Niles Police continue full-time investigation of funeral home
By Ed Runyan
Most of the four-person detective bureau at the Niles Police Department has worked nearly fulltime the past three weeks talking to people with concerns about the closed Robert P. McDermott Memorial Home.
“It has just consumed us. It’s been a priority,” said Capt. Ken Criswell of the Niles Police Department.
One of the calming things Criswell has been able to tell people who had a loved one cremated at the Warren Avenue funeral home is that they most likely received the proper cremains.
There are two boxes of cremains that could involve an error and the possibility that the proper cremains were not given to loved ones, Criswell said.
In most cases, it appears that loved ones got the correct cremains but there was too much to put in the container being used, so the excess was placed in a second container at the funeral home, Criswell said.
So far, it’s not clear whether leaving the extra cremains at the funeral home is a crime, Criswell said. It’s a practice most funeral directors say they try to avoid, he said.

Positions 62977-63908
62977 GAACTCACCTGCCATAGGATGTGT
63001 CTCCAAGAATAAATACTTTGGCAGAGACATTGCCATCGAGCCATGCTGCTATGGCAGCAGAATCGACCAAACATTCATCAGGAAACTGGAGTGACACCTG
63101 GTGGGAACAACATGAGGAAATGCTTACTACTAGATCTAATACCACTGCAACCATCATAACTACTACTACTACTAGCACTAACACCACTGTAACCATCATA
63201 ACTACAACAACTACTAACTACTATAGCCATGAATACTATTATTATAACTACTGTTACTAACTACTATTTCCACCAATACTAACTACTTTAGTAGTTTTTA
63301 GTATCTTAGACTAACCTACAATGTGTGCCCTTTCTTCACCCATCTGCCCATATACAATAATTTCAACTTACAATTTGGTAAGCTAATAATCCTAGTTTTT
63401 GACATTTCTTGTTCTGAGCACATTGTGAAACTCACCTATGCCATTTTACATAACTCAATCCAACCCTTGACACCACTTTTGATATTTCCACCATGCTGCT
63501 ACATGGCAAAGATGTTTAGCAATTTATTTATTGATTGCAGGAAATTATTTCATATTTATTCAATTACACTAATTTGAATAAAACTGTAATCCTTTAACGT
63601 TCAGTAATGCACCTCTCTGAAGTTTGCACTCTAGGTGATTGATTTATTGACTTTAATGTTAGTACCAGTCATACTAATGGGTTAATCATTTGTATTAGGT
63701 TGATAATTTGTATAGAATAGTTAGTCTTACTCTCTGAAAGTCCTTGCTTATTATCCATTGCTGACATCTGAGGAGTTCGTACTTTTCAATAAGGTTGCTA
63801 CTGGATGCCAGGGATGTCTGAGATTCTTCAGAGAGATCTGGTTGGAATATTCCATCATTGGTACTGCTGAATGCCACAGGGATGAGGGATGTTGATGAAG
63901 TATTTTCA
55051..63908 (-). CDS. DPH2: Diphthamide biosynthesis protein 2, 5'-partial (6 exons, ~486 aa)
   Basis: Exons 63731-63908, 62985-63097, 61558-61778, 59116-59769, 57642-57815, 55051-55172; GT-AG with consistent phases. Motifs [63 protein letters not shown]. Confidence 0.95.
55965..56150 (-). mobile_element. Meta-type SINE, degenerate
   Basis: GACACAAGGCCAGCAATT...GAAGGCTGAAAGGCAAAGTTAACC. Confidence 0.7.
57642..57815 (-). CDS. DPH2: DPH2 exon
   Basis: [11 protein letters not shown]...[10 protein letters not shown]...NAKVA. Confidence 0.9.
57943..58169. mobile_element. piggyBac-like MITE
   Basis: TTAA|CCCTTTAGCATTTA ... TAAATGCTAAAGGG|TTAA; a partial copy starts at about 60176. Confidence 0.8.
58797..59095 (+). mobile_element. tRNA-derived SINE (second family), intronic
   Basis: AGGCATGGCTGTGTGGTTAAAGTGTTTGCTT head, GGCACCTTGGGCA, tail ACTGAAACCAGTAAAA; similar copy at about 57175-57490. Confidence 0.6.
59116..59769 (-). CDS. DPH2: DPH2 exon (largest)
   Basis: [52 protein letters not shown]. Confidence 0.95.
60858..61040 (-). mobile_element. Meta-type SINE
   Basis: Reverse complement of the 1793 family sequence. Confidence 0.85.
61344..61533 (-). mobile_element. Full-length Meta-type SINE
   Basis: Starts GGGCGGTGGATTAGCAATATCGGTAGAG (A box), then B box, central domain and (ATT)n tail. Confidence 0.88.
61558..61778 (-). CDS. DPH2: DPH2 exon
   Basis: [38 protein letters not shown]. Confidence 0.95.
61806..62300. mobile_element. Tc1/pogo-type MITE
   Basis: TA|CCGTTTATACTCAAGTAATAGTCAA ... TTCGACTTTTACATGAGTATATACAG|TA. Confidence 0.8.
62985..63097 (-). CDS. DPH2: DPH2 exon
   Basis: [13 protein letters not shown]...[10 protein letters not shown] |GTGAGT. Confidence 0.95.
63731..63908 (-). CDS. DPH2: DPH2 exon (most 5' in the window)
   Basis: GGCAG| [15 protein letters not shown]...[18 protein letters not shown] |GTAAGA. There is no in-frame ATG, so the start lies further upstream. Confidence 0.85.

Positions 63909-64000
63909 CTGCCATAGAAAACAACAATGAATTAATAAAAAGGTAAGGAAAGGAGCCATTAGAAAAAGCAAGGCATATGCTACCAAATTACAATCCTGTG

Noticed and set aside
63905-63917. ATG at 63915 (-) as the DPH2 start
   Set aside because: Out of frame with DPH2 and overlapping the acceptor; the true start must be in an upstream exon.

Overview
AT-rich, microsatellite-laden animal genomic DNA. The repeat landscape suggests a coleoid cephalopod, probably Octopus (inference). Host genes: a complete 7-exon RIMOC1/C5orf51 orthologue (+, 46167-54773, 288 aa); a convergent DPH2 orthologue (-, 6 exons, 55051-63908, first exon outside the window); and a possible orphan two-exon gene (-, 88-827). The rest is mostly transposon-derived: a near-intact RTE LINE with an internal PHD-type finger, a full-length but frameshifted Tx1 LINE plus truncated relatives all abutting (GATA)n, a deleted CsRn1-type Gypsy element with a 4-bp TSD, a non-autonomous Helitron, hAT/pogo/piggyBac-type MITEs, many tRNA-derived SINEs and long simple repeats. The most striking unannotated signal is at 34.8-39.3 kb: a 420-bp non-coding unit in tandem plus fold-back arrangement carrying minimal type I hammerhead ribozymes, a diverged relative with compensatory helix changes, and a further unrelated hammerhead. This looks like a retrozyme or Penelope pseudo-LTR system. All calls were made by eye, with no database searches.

The cremains of 41 people — some not properly identified — were found at the funeral home in late August just after the funeral-home building was sold at a sheriff’s sale. The Niles Police Department took possession of the cremains.
The number was 42 several weeks ago, but one of the containers was empty.
In some of the 41 cases, the containers and boxes are full, and that would indicate that no loved one claimed the cremains, Criswell said.
Criswell said he believes detectives have talked to most of the people who have called the department regarding the funeral home, but there probably will be more.
The department is investigating the funeral home as a criminal matter, including allegations by the Ohio Board of Embalmers and Funeral Directors that the funeral home misappropriated more than $150,000 in prepaid funeral expenses for more than 50 customers.
Criswell said detectives continue to talk to customers with concerns regarding prepaid expenses, and they don’t know if the number of people affected has risen above 50.
That’s because he doesn’t know who the people the Ohio Board of Embalmers and Funeral Directors talked to, arrive at the $150,000 figure.
Robert P. McDermott has not cooperated with investigators, Criswell said.
McDermott has appealed the revocation of his funeral-director’s license and the funeral home’s license. Judge Peter Kontos of Trumbull County Common Pleas Court had a hearing in the matter in August but has not ruled in the case.